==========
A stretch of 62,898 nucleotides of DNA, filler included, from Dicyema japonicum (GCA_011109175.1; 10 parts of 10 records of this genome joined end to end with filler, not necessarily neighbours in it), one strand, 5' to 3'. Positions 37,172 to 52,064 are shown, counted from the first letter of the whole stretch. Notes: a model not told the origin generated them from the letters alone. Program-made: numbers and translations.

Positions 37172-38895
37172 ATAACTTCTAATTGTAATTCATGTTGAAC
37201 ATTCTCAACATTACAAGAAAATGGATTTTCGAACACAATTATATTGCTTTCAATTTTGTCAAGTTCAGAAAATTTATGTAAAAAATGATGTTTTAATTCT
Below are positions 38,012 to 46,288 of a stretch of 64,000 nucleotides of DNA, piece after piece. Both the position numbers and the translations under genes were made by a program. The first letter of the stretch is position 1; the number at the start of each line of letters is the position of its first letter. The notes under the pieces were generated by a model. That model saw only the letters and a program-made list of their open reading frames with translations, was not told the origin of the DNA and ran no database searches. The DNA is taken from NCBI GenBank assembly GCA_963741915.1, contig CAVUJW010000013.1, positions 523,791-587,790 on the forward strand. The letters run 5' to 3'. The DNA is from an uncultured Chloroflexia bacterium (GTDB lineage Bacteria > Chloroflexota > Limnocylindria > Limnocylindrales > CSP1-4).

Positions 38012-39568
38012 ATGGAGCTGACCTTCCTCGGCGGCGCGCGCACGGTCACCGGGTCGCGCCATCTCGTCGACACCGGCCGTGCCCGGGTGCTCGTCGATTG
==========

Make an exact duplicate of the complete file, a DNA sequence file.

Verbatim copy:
A stretch of 62,898 nucleotides of DNA, filler included, from Dicyema japonicum (GCA_011109175.1; 10 parts of 10 records of this genome joined end to end with filler, not necessarily neighbours in it), one strand, 5' to 3'. Positions 37,172 to 52,064 are shown, counted from the first letter of the whole stretch. Notes: a model not told the origin generated them from the letters alone. Program-made: numbers and translations.

Positions 37172-38895
37172 ATAACTTCTAATTGTAATTCATGTTGAAC
37201 ATTCTCAACATTACAAGAAAATGGATTTTCGAACACAATTATATTGCTTTCAATTTTGTCAAGTTCAGAAAATTTATGTAAAAAATGATGTTTTAATTCT
Below are positions 38,012 to 46,288 of a stretch of 64,000 nucleotides of DNA, piece after piece. Both the position numbers and the translations under genes were made by a program. The first letter of the stretch is position 1; the number at the start of each line of letters is the position of its first letter. The notes under the pieces were generated by a model. That model saw only the letters and a program-made list of their open reading frames with translations, was not told the origin of the DNA and ran no database searches. The DNA is taken from NCBI GenBank assembly GCA_963741915.1, contig CAVUJW010000013.1, positions 523,791-587,790 on the forward strand. The letters run 5' to 3'. The DNA is from an uncultured Chloroflexia bacterium (GTDB lineage Bacteria > Chloroflexota > Limnocylindria > Limnocylindrales > CSP1-4).

Positions 38012-39568
38012 ATGGAGCTGACCTTCCTCGGCGGCGCGCGCACGGTCACCGGGTCGCGCCATCTCGTCGACACCGGCCGTGCCCGGGTGCTCGTCGATTG